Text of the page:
I remember two years ago on some blog, where pictures of schoolchildren throughout the years from two different British schools. (If I remember correctly Birmingham.) The public one was already nearly 40% non-European and 10/15% mixed (Mulatto, Mediterrean etc.). The private school was around 15% non-European and 10/15% mixed.

    Just like in many discussions/topics not only this site but elsewhere, the demographics momentum can only be slowed down, IN CASE of a truly ethno-nationalist/pro-European government. But this requires strong constitutional changes (I’m not saying going full Hitler.)

    But in 15 years the Coalition of Diversity will be a blocking minority-voter-block. Together with leftist-liberal Europeans they might even gather enough votes to gain local/regional or even national majorities.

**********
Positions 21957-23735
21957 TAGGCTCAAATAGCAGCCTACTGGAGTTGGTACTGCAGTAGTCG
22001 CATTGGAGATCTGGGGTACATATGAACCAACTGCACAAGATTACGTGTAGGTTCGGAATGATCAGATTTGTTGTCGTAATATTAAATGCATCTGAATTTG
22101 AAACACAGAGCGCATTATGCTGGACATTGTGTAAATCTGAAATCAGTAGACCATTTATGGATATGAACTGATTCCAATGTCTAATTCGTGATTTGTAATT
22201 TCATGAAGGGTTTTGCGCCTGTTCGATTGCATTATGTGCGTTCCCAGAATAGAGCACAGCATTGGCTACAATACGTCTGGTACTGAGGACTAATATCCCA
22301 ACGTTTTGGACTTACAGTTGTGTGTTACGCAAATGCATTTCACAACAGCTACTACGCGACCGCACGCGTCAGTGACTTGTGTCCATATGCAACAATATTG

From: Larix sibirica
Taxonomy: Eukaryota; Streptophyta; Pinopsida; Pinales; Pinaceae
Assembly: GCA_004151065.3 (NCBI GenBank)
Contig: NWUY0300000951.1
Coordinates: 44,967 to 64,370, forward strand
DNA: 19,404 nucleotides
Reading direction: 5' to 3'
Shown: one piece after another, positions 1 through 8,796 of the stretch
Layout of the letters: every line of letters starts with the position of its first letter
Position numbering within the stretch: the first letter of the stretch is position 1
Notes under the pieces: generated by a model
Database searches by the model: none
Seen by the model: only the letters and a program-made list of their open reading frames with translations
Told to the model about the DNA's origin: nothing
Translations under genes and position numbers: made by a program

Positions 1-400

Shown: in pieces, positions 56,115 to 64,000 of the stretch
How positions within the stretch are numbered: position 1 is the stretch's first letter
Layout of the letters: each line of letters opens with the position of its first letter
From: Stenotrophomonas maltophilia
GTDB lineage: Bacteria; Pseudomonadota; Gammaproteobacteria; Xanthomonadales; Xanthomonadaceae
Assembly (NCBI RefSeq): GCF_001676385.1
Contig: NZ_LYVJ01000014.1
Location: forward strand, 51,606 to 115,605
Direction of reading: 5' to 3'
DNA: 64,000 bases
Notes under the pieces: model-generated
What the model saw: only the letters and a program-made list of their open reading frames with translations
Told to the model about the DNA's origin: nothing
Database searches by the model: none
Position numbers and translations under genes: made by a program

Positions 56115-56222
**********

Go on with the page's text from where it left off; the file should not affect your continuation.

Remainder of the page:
This will be point when unfunded welfare-system, climate-change, technological-labor change, much stronger E/SE-Asian competition, will probably reduce Europe/America’s ability to fix the house.

    Nationalist forces only the 2020s to steer the boat (not around) into calmer waters.

    After that there are only two options: Latin-America or Civil War-clusterfuck.

  10. truthman says

    Any idea about what the breakdown of non-EU births in Germany by area is? How many Turkish, Russian, Ukrainian,Syrian etc

  11. Toronto Russian says

    It is the Med that forms a distinct and remarkably thick cluster, with natives having just 1.25-1.30 children per woman in the four PIGS nations.